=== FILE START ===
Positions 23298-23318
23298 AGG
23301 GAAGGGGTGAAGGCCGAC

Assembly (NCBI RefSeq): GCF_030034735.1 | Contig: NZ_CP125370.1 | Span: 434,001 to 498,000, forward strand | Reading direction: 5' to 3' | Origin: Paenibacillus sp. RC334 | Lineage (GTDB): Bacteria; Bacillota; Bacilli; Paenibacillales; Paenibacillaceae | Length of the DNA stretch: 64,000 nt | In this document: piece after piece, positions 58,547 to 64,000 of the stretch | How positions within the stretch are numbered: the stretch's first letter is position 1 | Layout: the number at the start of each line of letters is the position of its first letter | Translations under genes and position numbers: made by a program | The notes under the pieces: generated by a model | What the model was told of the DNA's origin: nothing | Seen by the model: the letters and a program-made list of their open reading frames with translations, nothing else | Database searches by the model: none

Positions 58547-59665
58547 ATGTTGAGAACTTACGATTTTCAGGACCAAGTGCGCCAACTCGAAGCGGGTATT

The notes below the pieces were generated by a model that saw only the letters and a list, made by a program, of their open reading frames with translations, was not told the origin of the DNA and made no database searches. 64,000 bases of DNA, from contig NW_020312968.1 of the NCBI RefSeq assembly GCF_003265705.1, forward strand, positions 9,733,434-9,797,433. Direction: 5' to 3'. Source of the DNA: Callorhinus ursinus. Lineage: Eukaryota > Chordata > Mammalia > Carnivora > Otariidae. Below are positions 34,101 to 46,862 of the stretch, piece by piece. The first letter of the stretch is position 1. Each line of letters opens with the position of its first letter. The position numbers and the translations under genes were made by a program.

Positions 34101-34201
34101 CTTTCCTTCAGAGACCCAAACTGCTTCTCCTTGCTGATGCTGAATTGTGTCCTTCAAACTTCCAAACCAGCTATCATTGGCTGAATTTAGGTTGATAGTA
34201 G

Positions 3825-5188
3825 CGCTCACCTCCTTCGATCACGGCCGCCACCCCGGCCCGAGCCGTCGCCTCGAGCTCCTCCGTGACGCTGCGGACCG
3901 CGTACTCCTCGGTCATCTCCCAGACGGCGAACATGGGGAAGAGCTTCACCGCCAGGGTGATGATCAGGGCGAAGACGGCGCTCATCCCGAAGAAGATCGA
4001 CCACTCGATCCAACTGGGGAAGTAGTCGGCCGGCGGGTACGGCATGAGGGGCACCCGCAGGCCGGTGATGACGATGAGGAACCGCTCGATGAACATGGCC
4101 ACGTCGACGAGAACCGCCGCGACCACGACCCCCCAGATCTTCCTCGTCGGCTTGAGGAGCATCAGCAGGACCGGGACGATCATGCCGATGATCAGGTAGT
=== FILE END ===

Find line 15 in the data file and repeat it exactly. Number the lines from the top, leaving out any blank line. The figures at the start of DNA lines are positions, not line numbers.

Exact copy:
4101 ACGTCGACGAGAACCGCCGCGACCACGACCCCCCAGATCTTCCTCGTCGGCTTGAGGAGCATCAGCAGGACCGGGACGATCATGCCGATGATCAGGTAGT